the blurry profile of a man in front of a girl looking intensely at him
Courtesy CJ Entertainment

Decision to Leave abandons the brutality of Park Chan-wook’s signature style in favor of a restrained ruthlessness that, in the end, cuts deeper than pure violence. Hae-jun, a Busan detective played by Park Hae-il, is assigned to a peculiar crime scene––an experienced rock climber has plummeted to his death. During the first 30 minutes of the film, Decision to Leave offers the foundation or modus operandi of a conventional detective thriller, but then we meet Seo-rae, the unbothered widow of the fallen man played by Tang Wei. Suddenly, the conventional mystery plots are blurred by a familiar fog: a crush. 

Hae-jun immediately suspects foul play, with his eyes closely affixed on the mysterious widow. Despite Hae-jun’s keen sensibilities, fervent perfectionism, and eager professionalism, the detective’s intuitions fall aside as he loses his head over Seo-rae. Decision to Leave disrupts the trajectory of the detective thriller by casting aside the murder for an even more intoxicating premise: a forbidden love story. Distanced from his cold marriage and troubled by insomnia, Hae-jun’s judgments are consumed by a delirium mirroring this unsuspecting true romance.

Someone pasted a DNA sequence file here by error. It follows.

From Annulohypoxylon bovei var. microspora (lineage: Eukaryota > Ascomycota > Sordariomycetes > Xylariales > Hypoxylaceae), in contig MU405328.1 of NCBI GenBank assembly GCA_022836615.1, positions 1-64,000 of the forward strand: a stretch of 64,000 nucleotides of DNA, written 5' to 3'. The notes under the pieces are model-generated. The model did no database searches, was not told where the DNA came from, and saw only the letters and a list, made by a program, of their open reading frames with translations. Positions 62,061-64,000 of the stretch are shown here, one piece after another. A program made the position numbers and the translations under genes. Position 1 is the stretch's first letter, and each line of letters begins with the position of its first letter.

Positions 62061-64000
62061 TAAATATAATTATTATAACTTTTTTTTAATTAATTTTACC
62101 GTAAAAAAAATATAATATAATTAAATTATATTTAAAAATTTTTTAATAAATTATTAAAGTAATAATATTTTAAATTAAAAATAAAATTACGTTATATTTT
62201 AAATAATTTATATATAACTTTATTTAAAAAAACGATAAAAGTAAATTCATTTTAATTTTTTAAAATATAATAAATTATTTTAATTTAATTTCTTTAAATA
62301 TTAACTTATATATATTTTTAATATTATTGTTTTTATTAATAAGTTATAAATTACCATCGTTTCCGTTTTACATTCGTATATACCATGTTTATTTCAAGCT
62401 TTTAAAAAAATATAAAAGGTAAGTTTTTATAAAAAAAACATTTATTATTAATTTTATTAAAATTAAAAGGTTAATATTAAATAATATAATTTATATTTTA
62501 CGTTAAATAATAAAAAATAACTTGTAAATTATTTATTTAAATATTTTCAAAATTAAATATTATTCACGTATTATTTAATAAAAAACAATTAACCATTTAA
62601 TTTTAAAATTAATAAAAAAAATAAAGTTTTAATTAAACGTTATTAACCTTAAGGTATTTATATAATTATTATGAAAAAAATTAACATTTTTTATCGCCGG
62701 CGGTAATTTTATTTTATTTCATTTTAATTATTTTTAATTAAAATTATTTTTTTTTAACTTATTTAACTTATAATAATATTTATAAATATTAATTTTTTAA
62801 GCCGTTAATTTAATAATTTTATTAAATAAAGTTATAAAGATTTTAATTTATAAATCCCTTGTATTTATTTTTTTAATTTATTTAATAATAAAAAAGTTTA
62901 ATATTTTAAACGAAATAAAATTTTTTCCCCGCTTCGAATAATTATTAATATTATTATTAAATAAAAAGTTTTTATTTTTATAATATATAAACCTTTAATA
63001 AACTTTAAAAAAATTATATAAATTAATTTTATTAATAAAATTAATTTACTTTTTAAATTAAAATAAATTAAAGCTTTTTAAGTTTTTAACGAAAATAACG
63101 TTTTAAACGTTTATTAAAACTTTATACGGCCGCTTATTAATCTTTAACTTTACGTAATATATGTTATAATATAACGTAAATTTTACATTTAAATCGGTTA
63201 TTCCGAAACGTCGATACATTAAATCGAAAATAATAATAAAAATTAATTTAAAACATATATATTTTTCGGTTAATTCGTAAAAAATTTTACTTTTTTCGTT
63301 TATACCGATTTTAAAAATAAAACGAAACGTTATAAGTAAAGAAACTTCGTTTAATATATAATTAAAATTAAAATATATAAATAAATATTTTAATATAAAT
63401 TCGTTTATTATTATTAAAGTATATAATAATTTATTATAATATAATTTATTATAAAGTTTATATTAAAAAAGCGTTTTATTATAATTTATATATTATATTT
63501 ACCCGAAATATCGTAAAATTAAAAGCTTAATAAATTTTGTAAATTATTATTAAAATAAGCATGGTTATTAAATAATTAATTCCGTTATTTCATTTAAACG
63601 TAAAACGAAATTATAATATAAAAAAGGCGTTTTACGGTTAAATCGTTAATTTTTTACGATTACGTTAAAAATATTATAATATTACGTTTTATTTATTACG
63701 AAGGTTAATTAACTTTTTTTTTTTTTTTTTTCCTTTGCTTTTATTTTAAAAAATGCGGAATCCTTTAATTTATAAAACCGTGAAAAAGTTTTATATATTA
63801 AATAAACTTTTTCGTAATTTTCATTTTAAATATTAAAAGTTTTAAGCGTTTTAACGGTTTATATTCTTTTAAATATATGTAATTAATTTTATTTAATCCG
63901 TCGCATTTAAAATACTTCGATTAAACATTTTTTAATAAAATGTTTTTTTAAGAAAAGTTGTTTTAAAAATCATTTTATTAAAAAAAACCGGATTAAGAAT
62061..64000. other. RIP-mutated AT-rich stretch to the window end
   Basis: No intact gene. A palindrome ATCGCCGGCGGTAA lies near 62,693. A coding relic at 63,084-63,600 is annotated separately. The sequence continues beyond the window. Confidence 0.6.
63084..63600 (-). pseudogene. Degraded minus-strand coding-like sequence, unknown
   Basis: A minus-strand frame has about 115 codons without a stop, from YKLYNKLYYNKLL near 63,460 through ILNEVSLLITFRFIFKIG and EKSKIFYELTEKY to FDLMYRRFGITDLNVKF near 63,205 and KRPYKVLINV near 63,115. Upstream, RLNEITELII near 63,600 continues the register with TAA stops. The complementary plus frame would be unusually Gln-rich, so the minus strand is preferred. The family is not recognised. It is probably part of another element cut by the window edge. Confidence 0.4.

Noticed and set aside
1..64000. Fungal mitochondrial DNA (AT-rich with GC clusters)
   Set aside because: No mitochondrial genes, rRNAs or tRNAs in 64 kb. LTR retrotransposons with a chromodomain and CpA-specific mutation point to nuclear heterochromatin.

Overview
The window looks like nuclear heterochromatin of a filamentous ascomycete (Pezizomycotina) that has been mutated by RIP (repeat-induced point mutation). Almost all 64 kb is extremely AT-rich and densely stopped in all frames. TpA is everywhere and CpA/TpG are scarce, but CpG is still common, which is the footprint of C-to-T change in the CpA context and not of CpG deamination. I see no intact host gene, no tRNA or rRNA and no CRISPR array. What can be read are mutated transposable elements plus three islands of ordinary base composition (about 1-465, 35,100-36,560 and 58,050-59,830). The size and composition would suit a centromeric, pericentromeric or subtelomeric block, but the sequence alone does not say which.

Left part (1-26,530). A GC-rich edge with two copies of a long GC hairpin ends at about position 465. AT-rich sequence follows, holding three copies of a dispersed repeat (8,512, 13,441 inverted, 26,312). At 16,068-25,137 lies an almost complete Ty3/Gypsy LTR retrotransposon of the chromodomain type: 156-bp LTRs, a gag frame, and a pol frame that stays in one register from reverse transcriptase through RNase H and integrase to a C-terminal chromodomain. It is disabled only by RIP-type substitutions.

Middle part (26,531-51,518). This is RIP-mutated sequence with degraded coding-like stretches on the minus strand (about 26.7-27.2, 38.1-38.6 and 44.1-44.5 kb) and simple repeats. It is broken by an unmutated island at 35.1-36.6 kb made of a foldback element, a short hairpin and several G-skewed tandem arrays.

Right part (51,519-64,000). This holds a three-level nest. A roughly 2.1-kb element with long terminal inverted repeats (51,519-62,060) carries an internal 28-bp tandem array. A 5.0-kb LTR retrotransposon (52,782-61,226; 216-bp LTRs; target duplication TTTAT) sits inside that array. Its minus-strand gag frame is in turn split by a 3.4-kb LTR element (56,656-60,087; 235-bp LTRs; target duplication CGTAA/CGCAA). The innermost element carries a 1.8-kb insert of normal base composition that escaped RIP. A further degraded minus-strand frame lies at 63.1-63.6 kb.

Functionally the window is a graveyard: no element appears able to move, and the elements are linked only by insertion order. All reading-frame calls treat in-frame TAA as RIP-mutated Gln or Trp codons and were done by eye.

Decision to Leave is a subtle masterpiece from Park, braiding a heart-stirring tenderness into a murderous thriller. There is no logical reason to feel enticed by Hae-jun and Seo-rae’s romance, but there is undeniable and magnetic chemistry. Unbefitting of the crime, Park solicits our support. Hae-jun’s wife, played by Jung Yi-seo, claims he needs “violence and death to be happy.” He finds it, but the love he finds is vanishing, making for a finale that will leave you gutted. 138 min.

Gene Siskel Film Center